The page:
Why Actors Should “Clean Up” Their Social Media

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Imagine having an incredible audition for your dream role, but never end up getting a callback. As you’re wondering what could have gone wrong, you suddenly remember writing that Facebook status about how tipsy you got last Friday night, and retweeting that not so politically correct joke the day before that.

There’s no way to know if an off color social media post will cost you a role, but it’s best to keep public content on the vanilla side. Before you start auditioning, we suggest you do an audit of your social media accounts. If you have any public content, that’s where you have to be careful.

Why clean up your social?

It’s easy to forget that public feeds are, well, public. We tend to assume that eyes on our Facebook or Twitter feeds are friendly ones, when they can possibly cost you a potential acting gig. Make sure you’re not posting any of these topics, and check your past activity to see if anything questionable can be found by casting directors.

Nobody is immune to social judgement. Take The Daily Show’s new host Trevor Noah, who has been in hot water recently, thanks to old tweets from 2011 and 2012. The tweets were found by the public a single day after his succession to The Daily Show was announced, and Noah was extremely fortunate to have kept his new job.

Others aren’t so lucky. A teen in Texas tweeted that she was starting a job she described very negatively, followed by the thumbs down emoji. Her would be boss found the tweet, and fired her before she had her first day. This may seem unreal, but a single tweet that may be perceived as negative towards your job or castmates can put your acting career at risk.

You are what you post

Treat social media account as if they’re an active resume. Some say ‘you are what you eat’; in the public social media world, you definitely are what you post. Think of each update as a building block to a bigger picture that represents you as an actor. Present yourself as a hardworking professional, and you will appear more hireable.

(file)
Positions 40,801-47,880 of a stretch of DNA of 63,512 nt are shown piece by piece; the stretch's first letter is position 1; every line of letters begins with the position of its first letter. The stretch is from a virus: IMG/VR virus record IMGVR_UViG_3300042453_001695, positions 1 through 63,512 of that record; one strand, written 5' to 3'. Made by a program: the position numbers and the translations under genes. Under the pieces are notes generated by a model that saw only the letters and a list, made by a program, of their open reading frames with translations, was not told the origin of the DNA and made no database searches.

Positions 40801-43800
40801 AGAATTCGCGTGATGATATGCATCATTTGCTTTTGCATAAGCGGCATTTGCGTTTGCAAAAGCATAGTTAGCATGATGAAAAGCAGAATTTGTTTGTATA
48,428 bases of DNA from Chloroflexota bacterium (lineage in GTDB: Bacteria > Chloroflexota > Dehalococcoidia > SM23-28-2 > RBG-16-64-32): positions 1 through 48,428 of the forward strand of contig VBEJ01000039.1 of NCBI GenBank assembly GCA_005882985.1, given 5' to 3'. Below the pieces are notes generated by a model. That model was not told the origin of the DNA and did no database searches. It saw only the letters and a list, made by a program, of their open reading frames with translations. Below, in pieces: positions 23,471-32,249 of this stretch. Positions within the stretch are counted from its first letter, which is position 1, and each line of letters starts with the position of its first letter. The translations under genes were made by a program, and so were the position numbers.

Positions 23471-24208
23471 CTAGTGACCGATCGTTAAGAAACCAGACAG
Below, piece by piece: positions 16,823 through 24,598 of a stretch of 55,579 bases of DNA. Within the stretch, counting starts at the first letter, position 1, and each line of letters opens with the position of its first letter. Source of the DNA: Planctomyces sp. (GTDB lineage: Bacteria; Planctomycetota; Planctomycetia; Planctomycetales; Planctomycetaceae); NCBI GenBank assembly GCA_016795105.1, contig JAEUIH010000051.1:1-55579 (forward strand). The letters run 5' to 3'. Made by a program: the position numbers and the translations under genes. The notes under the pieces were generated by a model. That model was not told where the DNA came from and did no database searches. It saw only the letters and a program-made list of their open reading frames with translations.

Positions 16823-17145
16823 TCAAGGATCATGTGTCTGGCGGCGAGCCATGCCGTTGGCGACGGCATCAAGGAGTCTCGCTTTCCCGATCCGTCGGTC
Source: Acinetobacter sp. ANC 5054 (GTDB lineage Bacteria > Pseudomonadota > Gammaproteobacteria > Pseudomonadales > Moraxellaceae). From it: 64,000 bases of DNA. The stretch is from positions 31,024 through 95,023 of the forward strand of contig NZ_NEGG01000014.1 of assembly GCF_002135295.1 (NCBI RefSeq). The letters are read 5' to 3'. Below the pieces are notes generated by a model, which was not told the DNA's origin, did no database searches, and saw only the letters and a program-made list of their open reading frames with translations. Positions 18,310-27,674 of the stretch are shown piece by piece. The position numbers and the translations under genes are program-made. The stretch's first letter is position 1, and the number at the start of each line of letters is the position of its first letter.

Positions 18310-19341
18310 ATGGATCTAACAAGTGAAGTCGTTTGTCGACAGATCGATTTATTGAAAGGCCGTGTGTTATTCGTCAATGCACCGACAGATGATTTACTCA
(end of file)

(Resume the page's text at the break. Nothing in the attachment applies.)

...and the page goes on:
It’s crucial to be sure you don’t have a tweet lying in the shadows of your account history that could hurt your career. Casting directors may not look up your accounts every time, but consider if you were up against another actor and the CD was looking to break the tie. That casting director will likely be checking your social accounts for influence and bankability, but they will be reading your content as well. Don’t let yourself get cheated out of your big break by having a questionable social presence!

How to filter your content

Before you look at the content you’ve already published, if you haven’t already done so, consider separating personal and professional accounts. This means you set up a Facebook fan page for yourself as an actor, instead of adding people to your personal Facebook account. The same applies to Twitter; you can set your personal account as ‘private’ and only include followers that you trust will keep the content secure. Make a public Twitter account for yourself as an actor that plays by these rules.

Begin with locking down your Facebook account, so you are completely private and only show your profile photo to anyone you aren’t ‘friends’ with. If you don’t already have an actor Facebook fan page, consider creating one.

For actors using Twitter, you’ll want to check the first 5-10 pages of tweets (at least), depending on your content style. If you’re a personality that tends to discuss “hot button” issues, it’s best to audit more of your account.

Knowing what content should be neutralized can be tough. It’s best to consider removing content that discusses the Big Three contentious issues: politics, religion and bedroom activities. Remember, you are making yourself a public figure that is being set to a higher standard by casting directors. If you wish to discuss topics that impassion you but may offend casting directors or potential fans, we advise you keep those discussions private.

Chatting about drinking, discussing colleagues or previous projects in a negative manner are also best to clear out. The purpose of these social media cleanses is to make sure you as hireable as possible, so public conversations are best kept as neutral as possible.

Audition competition is already fierce, so make sure your social media speaks highly of you. A well curated social media presence can be an incredible asset for an actor. Make sure yours is saying the right things, because your feeds can be read by anyone, at any time!




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